After decades of decline, the smoking rate in the United States has plateaued over the past five years. About one in five American adults is a smoker, according to a study released Tuesday by the Centers for Disease Control. That percentage has remained virtually unchanged since 2005.
Another study also released Tuesday in the CDC’s Morbidity and Mortality Weekly Report found that despite an increasing number of laws that restrict smoking in public places, about 40 percent of nonsmoking adults and 54 percent of children still show evidence of tobacco exposure through secondhand smoke. Virtually all children who live with smokers — 98 percent — have some exposure to the toxic chemicals.
“We hope that this report is a wakeup call for the continuing threat that tobacco use poses,” CDC Director Thomas Frieden told reporters.
The research parsed out many of the ways in which smoking rates vary widely by state, and by factors such as education level and gender:
â€¢ Men are much more likely to smoke than women are — 24 percent as compared to 18 percent.
â€¢ Twenty-six percent of people who have less than a high-school education smoke, as compared to 25 percent of high school graduates, 11 percent of college graduates and six percent of people with a graduate degree.
â€¢ Thirty-one percent of people who live below the poverty level smoke, while only 20 percent of those who earn above the poverty level do so.
Looking at the numbers geographically, more people smoke in the Midwest and Southeastern states; fewer do so in the Northeast and Western states. Utah and California have the lowest percentage of smokers, at 10 and 13 percent respectively; West Virginia and Kentucky have the highest percentage, at 26 percent.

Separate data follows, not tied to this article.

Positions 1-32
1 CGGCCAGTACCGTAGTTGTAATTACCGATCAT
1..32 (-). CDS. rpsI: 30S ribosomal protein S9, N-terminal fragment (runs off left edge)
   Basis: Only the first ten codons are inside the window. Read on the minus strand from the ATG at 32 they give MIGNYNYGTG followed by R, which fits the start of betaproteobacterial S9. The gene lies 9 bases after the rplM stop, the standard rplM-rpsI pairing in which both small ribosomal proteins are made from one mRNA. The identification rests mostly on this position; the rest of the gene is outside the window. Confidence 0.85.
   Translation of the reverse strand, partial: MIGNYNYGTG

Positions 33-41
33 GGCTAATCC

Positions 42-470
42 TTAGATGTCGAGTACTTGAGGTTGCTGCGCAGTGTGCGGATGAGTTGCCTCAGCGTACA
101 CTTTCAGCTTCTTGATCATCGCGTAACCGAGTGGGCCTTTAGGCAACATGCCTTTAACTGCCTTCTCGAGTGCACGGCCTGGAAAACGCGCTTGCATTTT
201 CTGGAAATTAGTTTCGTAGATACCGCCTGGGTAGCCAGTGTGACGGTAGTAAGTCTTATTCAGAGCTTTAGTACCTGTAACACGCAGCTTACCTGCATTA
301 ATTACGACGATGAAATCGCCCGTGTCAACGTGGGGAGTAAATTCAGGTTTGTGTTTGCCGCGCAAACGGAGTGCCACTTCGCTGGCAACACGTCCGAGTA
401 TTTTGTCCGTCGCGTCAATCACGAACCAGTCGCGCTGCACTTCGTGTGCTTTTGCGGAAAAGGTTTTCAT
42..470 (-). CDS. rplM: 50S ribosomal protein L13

In a statement to reporters, Frieden attributed the stall in smoking’s decline to increased efforts by tobacco companies to sell their products, along with a lag in some states’ smoking cessation efforts.
Frieden said that the industry has developed new ways to target cigarettes to young smokers, has deceived smokers by suggesting that “light” cigarettes are less harmful than others, and has sold some cigarettes at deep discounts as “loss leaders” to encourage people to keep smoking.
Frieden also said that more money should be spent on smoking cessation programs. He said that states take in about $25 billion in excise taxes on cigarettes, but only spend about $700 million of that on anti-smoking programs.
“While government efforts are often standing still or even moving backwards, the tobacco industry is not standing still,” he said.
Gary Giovino, a community health researcher at the University at Buffalo, said he agreed with Frieden’s analysis.
He added that some researchers also believe that a “hardening” of the smoker population might also be contributing to the stalled decline: The “low-hanging fruit” of people who could quit more easily have already done so, and so the smokers who are left are those who say they can’t or won’t quit. Giovino says that he hasn’t seen evidence of that hypothesis in his own population studies, but that some researchers who look at people who enter smoking-cessation programs have suggested it.
Meanwhile, the decline in smoking among U.S. teens has also stalled. According to research released last month by the CDC, teen smoking has not decreased by a statistically significant amount since 2006.